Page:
Personal activity often involves electronic devices to engage the eyes and ears. All pretty self-explanatory, but something to bear in mind is that some of these can often accidentally involve other passengers. In New Zealand our concept of personal space seems larger than in other parts of the world – by a factor of ten in some cases. Being crammed into a metal box with a crowd of strange people can occasionally bring out the worst in us. One hot, sticky afternoon I witnessed ‘train rage’. A frantically key-tapping man accidentally brushed his elbow against the woman next to him once too often and she exploded. A loud and lengthy tirade accusing him of ‘unwanted physical contact, with details of what her husband was going to do to this poor man, rang through the carriage. To his credit, he calmly stayed where he was – moving would have seemed like an admission of guilt. But it’s debatable whether he genuinely had to get off at the next stop, or not.
Activities involving earphones can all too easily be accidentally shared with reluctant fellow-commuters. Headphones, although approaching travel pillows in sartorial elegance, seem to be making a comeback – and this is a good thing due to their superior sound dampening qualities. Fortunately Tranzmetro have finally recognised the problem of ‘earphone fallout’, putting up posters in carriages advising MP3-heads to ‘keep it to themselves’.
Portable DVD players are wonderful for passing the time – but be aware that you are watching in the most public place imaginable. The absence of sound only seems to draw more passengers’ eyes to your screen – so be very selective – most of the carriage could be watching with you.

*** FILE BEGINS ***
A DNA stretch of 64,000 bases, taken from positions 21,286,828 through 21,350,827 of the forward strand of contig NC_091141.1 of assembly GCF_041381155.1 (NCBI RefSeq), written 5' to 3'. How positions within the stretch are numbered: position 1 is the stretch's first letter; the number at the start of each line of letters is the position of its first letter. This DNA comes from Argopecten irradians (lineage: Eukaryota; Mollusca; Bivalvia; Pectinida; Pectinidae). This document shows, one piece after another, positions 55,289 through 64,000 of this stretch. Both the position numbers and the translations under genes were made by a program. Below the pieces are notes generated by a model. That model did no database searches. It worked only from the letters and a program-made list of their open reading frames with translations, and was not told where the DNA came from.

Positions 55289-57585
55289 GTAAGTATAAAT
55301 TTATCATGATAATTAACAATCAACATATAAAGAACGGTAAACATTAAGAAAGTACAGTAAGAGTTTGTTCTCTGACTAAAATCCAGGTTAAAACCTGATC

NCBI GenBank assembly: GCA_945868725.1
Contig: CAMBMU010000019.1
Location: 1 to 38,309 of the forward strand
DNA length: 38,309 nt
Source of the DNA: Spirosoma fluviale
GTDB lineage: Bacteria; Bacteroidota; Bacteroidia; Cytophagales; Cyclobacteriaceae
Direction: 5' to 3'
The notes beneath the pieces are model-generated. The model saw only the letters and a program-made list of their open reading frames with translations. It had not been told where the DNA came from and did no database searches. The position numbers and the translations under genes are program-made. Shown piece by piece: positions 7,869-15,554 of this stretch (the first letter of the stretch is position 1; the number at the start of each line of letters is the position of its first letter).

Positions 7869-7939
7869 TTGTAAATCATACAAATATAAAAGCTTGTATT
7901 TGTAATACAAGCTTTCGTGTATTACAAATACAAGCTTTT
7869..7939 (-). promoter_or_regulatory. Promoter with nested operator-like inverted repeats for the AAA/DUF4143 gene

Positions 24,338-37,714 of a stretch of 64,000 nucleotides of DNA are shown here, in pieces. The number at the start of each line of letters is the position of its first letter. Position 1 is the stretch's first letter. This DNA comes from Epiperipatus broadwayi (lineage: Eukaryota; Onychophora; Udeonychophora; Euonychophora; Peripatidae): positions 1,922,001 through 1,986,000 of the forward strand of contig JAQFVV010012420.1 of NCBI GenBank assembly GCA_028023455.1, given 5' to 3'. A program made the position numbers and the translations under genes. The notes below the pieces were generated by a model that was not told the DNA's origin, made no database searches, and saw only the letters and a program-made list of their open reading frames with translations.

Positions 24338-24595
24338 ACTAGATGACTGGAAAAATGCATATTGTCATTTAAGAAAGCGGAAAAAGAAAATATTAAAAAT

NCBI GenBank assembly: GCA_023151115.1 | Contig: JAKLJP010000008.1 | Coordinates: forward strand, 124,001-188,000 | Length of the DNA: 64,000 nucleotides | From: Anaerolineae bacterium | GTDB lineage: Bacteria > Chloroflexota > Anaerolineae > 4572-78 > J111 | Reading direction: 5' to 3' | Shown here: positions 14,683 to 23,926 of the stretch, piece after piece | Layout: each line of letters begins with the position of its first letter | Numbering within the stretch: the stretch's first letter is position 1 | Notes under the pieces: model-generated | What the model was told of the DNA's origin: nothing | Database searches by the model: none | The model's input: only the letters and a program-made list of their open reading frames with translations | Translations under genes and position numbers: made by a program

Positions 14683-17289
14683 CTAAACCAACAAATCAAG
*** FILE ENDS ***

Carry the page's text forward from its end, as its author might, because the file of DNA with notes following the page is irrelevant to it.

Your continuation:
And finally, interactive activity is the choice of those who enjoy spending their trip surrounded by people. For them, the art of conversation flourishes, even at 6am. Greetings ranging from excited squeals of recognition to customary nods and shuffling over mark the beginnings of chats which will span two provinces. Certain groups possibly see and talk to each other more than their own partners and families – for them the daily trip seems as cosy and familiar as a drink with friends at their local.
Unfortunately, we commute in the days of casual long-distance communication, and enduring someone else’s loud cellphone conversation without the option of moving out of earshot is an unhappy side effect. I’ve had to sit through everything from details of someone’s sex life to the 24 key points of another’s board meeting, and often wondered if anyone has yet invented a way to make mobile phones explode by remote control. An overreaction of course, but long distance commuting can do that to you.